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When the universe forgets us, at least we are a family connected by tiny lights. For years, every single weekend of every summer, my family trekked 45 minutes to Orchard Beach in the Bronx. The choice was odd: We lived in Queens, and there was an arguably better beach in Far Rockaway. Still, my family always chose Orchard.

The kids slept later and got ready slowly. We packed into three cars with sleep still in our eyes. Puerto Rican families sitting nearby played Tito Puente, and the sound of Spanish overtook the distant waves. The adults typically stayed on the grass, while the kids — there were about a dozen of us — immediately stripped down to our bathing suits and ran to the never-warm-enough water. The boys would dunk the girls, and we swam for hours, returning only for lunch. By the time we got back, our skin had caramelized around our bathing suits.

As kids, all my cousins and I wanted was to be in the water, and sitting on the grass put a few extra yards between us and the ocean. Why, we wondered, do our parents make us sit so far away? Then, my first summer back from college, I started staying behind, too. I was on the brink of adulthood and suddenly did not feel compelled to rush to the beach. I drank Coronas out of Coke cans with my dad, aunts and uncles and learned the rhythm of their banter.

We danced bachata and merengue if someone had remembered a speaker , and my aunt and I made up dance moves. I listened to them tell stories of life back home in the Dominican countryside. After I graduated, I started taking trips to the Dominican Republic and experienced firsthand life in their small town nestled between mountains. My parents grew up within walking distance of a river hugged by trees.

Now my cousins and I do the same whenever I visit. I think I finally understand the reason the older generation took us to Orchard Beach all those summer weekends: They were trying to recreate their lives back home. My mother and father were from the mountains, more accustomed to dirt than sand, freshwater than salt.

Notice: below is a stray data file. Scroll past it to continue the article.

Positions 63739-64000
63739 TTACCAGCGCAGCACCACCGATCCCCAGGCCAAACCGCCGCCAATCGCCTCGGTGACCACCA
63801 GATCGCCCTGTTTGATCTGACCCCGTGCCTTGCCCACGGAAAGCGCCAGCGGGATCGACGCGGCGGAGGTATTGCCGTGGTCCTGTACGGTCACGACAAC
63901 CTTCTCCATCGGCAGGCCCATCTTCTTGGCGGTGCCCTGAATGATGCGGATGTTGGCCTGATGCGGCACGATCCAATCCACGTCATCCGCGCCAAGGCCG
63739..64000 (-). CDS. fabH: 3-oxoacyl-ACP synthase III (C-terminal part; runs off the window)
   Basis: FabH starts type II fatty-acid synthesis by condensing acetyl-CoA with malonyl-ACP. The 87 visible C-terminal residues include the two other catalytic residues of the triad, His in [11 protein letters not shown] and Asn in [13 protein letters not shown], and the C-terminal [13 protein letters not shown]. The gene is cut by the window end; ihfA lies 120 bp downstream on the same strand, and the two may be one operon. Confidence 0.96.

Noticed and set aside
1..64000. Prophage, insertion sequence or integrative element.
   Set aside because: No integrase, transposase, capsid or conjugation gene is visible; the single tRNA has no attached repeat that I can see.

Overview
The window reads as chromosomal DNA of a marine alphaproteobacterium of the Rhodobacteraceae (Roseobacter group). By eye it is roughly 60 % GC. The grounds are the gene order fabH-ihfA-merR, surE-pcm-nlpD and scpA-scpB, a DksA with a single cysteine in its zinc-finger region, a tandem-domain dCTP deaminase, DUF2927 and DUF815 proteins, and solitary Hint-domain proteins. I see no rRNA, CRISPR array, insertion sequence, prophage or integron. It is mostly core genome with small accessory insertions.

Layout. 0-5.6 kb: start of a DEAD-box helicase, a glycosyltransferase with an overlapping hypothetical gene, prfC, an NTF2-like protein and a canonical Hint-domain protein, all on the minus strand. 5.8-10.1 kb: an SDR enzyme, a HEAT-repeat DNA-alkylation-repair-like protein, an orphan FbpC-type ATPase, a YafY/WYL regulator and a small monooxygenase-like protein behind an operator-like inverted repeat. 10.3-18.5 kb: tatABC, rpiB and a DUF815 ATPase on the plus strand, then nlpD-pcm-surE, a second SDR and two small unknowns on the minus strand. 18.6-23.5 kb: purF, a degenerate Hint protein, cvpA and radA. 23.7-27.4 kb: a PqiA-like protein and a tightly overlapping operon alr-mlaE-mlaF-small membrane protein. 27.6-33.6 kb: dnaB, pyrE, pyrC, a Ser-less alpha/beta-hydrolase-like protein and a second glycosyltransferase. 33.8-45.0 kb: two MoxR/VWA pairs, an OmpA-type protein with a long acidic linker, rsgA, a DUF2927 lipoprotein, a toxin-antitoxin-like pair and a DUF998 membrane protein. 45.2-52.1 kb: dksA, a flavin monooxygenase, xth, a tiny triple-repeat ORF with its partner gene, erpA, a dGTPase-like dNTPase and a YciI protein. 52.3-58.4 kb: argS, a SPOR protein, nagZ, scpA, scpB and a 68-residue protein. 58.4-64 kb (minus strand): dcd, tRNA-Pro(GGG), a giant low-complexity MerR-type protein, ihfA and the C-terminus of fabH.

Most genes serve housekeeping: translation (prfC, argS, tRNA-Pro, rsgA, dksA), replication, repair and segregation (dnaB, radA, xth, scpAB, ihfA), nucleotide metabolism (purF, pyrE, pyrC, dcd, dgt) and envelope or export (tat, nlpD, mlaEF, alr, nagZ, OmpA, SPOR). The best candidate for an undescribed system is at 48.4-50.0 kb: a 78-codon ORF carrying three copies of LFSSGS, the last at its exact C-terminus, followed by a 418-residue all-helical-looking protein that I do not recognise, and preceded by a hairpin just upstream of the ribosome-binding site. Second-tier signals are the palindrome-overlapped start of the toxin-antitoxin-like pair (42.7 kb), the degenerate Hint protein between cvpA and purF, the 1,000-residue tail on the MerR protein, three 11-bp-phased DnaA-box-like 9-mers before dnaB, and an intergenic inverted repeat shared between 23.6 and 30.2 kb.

They grew up far from the pristine blue waters of Punta Cana. My father did not see the ocean until he was Many in his town live and die without ever having seen it at all. It turns out I have always been tethered to his old life. He brought pieces of home with him and created a patchwork life in this strange new land. They seek out the shade, because now they can. We bring sandwiches, and we lie in the sun for hours to tan.

Once, when we were preteens at Orchard Beach, a cousin found a patch of grass and said she was tanning. My family still retells that story more than 15 years later. I still get in the water, eventually. In Miami, the sky is also a body of water. Lakes of rain fell on my best friends and me during the summer of That July and August we were always wet, pedaling through spectacular afternoon thundershowers along Biscayne Bay, the mile inlet of the Atlantic that indents the southeast coastline of Florida.

We rode our bicycles everywhere. For a trio of year-old girls, this was a wild and unusual autonomy.

The speed at which our promise became a lie: mere seconds, as we went bumping off the curb toward U. Nobody knew where we were for hours at a stretch — our location was a secret that traveled with us. In my memory, the thrill of disappearing in tandem is inseparable from the sudden flashes of saltwater behind the mangroves, the heat pulling at our spines.

What watched us, instead, was the ocean.

A great, lidless eye, inhumanly blue, following us along Main Highway through the Grove toward Miami Beach; waiting for us if we chose to pedal in the opposite direction, down Old Cutler Road to Matheson Hammock, a park with a man-made coral atoll pool bordering the real bay. In sunny weather, you could see the chrome stalagmites of downtown Miami; on a gray day, you could believe the land had been erased entirely.